Veteran Threadless designers, Ross Zietz and Frederik Wepener, have teamed up to deliver peliCAN, a T-Shirt that Threadless just released to help with the relief efforts in the Gulf of Mexico.
The shirt is unbelievably priced at just $10 with ALL proceeds going to the Gulf Restoration Network.
Let’s face it, BP has done and is still doing major damage to the Gulf with its ongoing oil leakage. Unlike other disasters, there’s not much that we can do to help the situation. It’s not like we can jump in, drop a bunch of paper towels into the Gulf with the hope that it will suck all the oil of there. Not going to happen. What we can do is help out with monetary donations so the experts can do their thing. The great part about picking up peliCAN from Threadless is that you’re helping the cause and getting an awesome shirt in the process.
During the next few days Iâ€™ll be featuring the awesome clothing brands that will be setting up booths at Unique LA, an independent design and gift show that will take place on April 24th thru the 25th at the California Market Center.
For LiNK, making and selling T-Shirts is not just about making a quick buck, but rather it’s about making a difference. LiNK, short for Liberty In North Korea, is the only full-time organization aggressively working on the North Korean human rights crisis in North America. With every T-Shirt sale, LiNK is able to provide humanitarian assistance to North Korean refugees.
Last November, we launched our most aggressive campaign yet: rescuing 100 North Korean refugees from hiding as soon as possible. We began by setting a goal to raise $50,000 by the end of the year and, in just two months, hundreds of you responded by donating to this rescue.
The money has been collected and the final number is in. Together, we raised $41,402.54. Because of the tremendous response, we will be able to bring 16 refugees out of hiding and provide them with an opportunity to begin a new life!
We sincerely thank you for your support, sacrifice and commitment in making the rescue of this first group possible.
We aren’t stopping here. Our goal is to raise $200,000 this year to enable the rescue of the remaining 84 refugees. If you are new to the campaign, please check out the website here and consider donating TODAY to help us reach one hundred.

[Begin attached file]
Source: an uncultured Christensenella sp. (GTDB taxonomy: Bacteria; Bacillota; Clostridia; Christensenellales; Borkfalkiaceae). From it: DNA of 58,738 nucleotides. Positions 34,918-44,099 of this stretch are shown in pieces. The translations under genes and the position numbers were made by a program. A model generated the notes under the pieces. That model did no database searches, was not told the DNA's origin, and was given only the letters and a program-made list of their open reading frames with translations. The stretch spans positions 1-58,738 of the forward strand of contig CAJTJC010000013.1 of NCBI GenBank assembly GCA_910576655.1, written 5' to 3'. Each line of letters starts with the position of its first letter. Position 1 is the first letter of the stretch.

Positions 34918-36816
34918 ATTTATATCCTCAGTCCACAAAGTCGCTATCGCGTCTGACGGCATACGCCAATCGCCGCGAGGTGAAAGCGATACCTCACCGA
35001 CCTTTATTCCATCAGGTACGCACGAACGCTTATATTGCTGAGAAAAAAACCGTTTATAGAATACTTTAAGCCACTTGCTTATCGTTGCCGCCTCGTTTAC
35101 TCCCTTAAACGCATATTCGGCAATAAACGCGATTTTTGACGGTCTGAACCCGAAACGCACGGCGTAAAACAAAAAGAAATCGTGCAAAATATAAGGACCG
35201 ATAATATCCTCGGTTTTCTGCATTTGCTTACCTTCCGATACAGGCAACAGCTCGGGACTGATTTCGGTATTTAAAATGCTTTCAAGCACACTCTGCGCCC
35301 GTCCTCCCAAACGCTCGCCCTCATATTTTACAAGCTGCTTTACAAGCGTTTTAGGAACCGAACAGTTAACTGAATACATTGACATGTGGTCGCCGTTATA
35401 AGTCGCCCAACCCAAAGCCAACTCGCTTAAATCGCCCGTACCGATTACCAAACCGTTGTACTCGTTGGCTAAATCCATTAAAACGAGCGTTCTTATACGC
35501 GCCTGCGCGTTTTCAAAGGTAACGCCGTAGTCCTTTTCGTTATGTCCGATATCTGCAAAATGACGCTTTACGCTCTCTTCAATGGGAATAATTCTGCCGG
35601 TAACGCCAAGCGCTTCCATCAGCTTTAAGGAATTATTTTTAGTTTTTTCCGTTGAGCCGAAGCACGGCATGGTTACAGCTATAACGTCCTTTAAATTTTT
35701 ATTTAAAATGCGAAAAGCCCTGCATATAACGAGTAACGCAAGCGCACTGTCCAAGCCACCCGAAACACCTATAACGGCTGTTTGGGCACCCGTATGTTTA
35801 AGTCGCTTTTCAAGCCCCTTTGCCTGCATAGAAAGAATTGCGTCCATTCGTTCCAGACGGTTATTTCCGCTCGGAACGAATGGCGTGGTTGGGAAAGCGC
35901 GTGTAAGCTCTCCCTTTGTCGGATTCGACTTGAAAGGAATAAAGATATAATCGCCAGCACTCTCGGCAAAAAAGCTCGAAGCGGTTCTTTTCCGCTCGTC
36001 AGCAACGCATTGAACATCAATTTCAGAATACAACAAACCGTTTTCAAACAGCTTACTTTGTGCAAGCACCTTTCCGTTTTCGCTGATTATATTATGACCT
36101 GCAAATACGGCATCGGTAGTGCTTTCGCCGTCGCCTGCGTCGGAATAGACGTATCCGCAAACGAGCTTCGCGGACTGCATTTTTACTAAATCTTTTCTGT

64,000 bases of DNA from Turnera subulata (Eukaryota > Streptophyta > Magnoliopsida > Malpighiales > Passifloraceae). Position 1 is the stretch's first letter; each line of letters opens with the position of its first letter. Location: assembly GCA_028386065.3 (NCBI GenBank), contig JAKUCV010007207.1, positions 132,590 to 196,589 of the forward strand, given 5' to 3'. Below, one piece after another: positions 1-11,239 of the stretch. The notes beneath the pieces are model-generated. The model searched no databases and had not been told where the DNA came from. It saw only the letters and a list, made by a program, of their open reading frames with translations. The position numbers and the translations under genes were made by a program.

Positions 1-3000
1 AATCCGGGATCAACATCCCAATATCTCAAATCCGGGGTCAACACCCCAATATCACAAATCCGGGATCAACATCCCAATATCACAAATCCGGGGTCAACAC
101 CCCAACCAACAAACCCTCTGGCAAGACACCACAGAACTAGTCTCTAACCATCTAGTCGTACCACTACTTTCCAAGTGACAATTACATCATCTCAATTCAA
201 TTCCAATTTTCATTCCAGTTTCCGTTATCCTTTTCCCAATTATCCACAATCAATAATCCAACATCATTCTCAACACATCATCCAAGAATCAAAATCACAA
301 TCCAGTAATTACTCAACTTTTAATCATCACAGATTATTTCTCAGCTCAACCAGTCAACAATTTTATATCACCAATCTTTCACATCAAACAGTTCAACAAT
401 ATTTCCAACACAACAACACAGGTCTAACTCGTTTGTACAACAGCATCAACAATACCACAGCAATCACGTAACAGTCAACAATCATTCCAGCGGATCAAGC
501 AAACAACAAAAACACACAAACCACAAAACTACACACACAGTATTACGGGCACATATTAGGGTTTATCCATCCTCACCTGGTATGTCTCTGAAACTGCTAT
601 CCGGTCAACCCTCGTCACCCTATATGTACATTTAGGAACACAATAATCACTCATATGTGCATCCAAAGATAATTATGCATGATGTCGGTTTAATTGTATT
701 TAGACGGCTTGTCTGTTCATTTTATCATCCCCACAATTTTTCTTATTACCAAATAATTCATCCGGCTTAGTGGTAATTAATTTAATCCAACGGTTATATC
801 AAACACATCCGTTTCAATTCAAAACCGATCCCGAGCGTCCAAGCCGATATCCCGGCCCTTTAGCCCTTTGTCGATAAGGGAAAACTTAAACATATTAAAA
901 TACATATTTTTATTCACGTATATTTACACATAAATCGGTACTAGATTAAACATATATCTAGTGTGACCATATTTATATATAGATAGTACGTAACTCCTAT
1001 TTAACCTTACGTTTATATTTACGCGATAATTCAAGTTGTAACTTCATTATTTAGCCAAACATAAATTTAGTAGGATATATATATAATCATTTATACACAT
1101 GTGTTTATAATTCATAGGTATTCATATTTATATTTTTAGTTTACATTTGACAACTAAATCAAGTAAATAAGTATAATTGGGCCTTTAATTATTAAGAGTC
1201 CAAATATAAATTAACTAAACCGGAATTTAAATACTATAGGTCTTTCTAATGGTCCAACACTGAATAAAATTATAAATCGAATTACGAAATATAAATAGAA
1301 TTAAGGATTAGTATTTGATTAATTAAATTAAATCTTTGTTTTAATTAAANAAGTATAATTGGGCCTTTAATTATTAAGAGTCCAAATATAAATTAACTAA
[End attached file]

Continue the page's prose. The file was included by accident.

Storenvy, the popular one stop place on the Internet to set up your own online shop and have goods screen printed for amazing prices have joined hands with artist from around the globe to put together a nice collection of Hope For Haiti tees. The shirts are priced at $14 and $8 from each tee will go to the American Red Cross to help support earthquake relief efforts in Haiti. They have 9 different designs to choose from featuring artists like Sven Palmowski and brands like HaHa Press and Gowalla (the popular social check in site and iPhone App).
It’s been really depressing watching and reading the news this past week, especially with all of the Haiti coverage. Seeing all those people lose everything that they had and have known is truly heartbreaking. And that’s why I’ll continue to blog about these Haiti relief Â T-Shirts that continue to be released and whose profits go to help those suffering in Haiti.
The latest Haiti relief shirt comes to use from Yellow Black & White. The shirt is called “Tout Bagay Deja Byen.” I had no idea what that meant, until I took a peak at the product description. After learning its meaning, I thought that it was the perfect phrase for such a sad time. The tee is available in black and red colorways and is on presale for $25 with 100% of the proceeds going to Haitian. The printing for this project was donated by Print My Goods.
“We have been able to visit Haiti a couple times in the past. This past summer I actually spent a week and a half there, about 100 miles outside of Port-Au-Prince. While we were there we saw a sign with these words on it â€œTout Bagay Deja Byen.â€ In english this phrase would be translated as â€œAll things are already goodâ€ or â€œEverything is already OK.â€ It was explained that this was a statement that Haitians use as a means of spreading hope. To us this statement best represents what we have experienced for ourselves and we have learned about the Haitian people in the last few days. They are incredibly strong and hopeful.”